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The following was published at the Pittsburgh Tribune-Review in May 2020, under the headline “Shaping the Pittsburgh region post-pandemic.” My co-author, Chris Briem, is an economist at the University of Pittsburgh’s University Center for Social and Urban Research and long-time host of the Null Space blog. I’m reproducing it here in the interests of digital permanence, of a sort, and collecting as much of my Pittsburgh-ish writing in one place as I can.

By Mike Madison and Chris Briem

Change is far from new for Southwestern Pennsylvania. In recent memory, the region was forced to endure existential economic shifts as the heavy industries the region had long relied on for prosperity contracted beyond recognition. Concentrated job losses begat a regional loss of workers, their families and their future families that had a far longer-lasting impact.

What turnaround Pittsburgh has engineered in recent years, much has been the result of new workers and new residents who have been drawn here, bringing new investment but, more importantly, new ideas.

The Pittsburgh region will again face deep challenges as it navigates a post-pandemic world. Any vision of a prosperous and successful Pittsburgh in the future will depend on the region’s ability to be a place where both businesses and workers want to locate.

But both workers and firms face a wide range of choices as regions compete for new investment. Prognostication has only begun for how the competitiveness of regions will shift as a result of the current crisis, but Pittsburgh will eventually again be faced with a choice between relying on, and reinforcing its economic legacies, or accepting the risk that comes with pursuing a far deeper transformation.

Moving ahead, that means three things, in practical terms. None are easy or simple, but the magnitude of the current crisis justifies imaginative re-thinking and new planning on a dramatic scale — perhaps a scale not seen in the region since the end of World War II.

The first is how things get done in Pittsburgh. Pittsburgh’s fortunes over the last 60 years have flowed and ebbed and flowed again largely via the efforts of a relatively small cohort of government, industry and philanthropic leaders, concentrated in Downtown Pittsburgh and knit together mostly behind closed doors via the work of the Allegheny Conference on Community Development, founded in 1944. Our call for openness to change means that the era of senior leaders meeting in Downtown conference rooms and deciding what’s best for the region needs to come to an end.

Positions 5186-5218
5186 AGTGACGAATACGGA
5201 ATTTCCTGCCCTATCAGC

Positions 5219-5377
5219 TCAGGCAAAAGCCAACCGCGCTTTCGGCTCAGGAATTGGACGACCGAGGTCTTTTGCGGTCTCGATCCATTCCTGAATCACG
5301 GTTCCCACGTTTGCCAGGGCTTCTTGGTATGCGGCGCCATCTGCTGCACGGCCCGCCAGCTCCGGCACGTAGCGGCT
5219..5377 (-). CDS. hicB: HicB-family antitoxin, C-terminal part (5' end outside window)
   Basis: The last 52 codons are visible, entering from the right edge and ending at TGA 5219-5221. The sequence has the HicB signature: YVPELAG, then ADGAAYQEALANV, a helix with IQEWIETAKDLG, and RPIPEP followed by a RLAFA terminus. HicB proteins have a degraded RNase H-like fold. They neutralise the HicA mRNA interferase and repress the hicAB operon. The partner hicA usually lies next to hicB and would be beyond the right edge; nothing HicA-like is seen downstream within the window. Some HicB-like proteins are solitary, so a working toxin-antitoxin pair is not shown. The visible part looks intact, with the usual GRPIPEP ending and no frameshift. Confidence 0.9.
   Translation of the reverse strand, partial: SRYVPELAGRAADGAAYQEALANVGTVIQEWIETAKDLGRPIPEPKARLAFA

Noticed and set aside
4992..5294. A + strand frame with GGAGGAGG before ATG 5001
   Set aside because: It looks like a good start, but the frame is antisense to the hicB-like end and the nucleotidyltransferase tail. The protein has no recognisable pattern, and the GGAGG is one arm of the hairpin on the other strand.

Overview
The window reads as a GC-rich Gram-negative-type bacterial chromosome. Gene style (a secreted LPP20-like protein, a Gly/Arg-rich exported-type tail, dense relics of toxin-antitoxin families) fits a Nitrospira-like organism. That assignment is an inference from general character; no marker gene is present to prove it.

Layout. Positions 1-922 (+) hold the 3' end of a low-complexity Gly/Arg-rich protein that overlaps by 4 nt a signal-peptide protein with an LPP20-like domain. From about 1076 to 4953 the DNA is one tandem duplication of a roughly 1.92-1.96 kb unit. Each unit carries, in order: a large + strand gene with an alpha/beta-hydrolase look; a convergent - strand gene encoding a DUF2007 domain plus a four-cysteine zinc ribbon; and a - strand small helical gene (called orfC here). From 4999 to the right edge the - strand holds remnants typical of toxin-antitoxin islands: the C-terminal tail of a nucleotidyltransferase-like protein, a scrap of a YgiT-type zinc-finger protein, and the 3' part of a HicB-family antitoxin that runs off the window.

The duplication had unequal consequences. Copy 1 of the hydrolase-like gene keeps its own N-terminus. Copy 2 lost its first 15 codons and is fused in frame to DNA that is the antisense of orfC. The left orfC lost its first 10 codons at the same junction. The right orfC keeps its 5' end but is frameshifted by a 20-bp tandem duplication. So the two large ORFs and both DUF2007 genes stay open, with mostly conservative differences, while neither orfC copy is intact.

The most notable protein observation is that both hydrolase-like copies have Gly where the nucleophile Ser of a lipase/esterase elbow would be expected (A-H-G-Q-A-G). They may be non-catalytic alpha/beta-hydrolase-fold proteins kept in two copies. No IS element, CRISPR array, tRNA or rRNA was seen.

The transparency and accountability of decision-making processes should be transformed. Collaboration, coordination and effective communication must increase not only among the “big players” on Pittsburgh’s stage, the communities, industries and enterprises that have long dominated Pittsburgh’s public eye, but also among the smaller players, marginalized and excluded populations, and the emerging communities both in economic and social senses.

The second is who does things in Pittsburgh. Whether or not “the conference” in its current form continues to play an active role in economic development efforts in Pittsburgh, the number and breadth of the stakeholders who should sit at the table should expand — dramatically. Pittsburgh’s direction has been set by government leaders in partnership with CEOs, presidents and chancellors, who serve not only as stewards of Pittsburgh’s present but too often as ambassadors for its glorious history.

A call for openness to change means that circle needs to expand, to include broad networks of new and different community leaders, especially those who are just beginning to step into responsibilities and roles that mark them as the keys to Pittsburgh’s future.

The third is what gets done in Pittsburgh. This is where the embrace of openness is most critical, because it means thinking differently about what Pittsburgh and Pittsburghers can and should do to prepare for the future. Pittsburgh, particularly with public resources, should focus on investments in infrastructure — including physical infrastructure (roads, bridges, water, sewer, health and environment); social infrastructure (education, health, public transit); and cultural infrastructure (communities and neighborhoods).

Those infrastructural investments will pay off over time in terms of regional and community resilience: Come what may in national and international economic cycles, Pittsburgh will be better equipped to handle opportunity and disruption. And those infrastructural investments will position Pittsburgh finally to address its present, critical gaps and needs: health, income and employment equity and opportunity across the region

Change may seem the norm for a region that defines itself by multiple iterations of renaissance spanning across multiple generations. But change was never as easy as we portray in retrospect and Pittsburgh has always been shaken by the dissonance between its economic past and its economic future. That choice may be far starker than at any point in the past and Pittsburgh can no longer rely on past patterns and practices.

More than anything else, greater Pittsburgh must be willing to embrace the changes that will inevitably be forced upon it. All of southwestern Pennsylvania once suffered from its persistence in clinging to an industrial heritage long in decline.

The economic opportunities that emerge will likely be as unrecognized at the beginning as they will be unanticipated. The region must collectively work to ensure it can adapt and change at a pace much faster than the region has ever transformed itself in the past.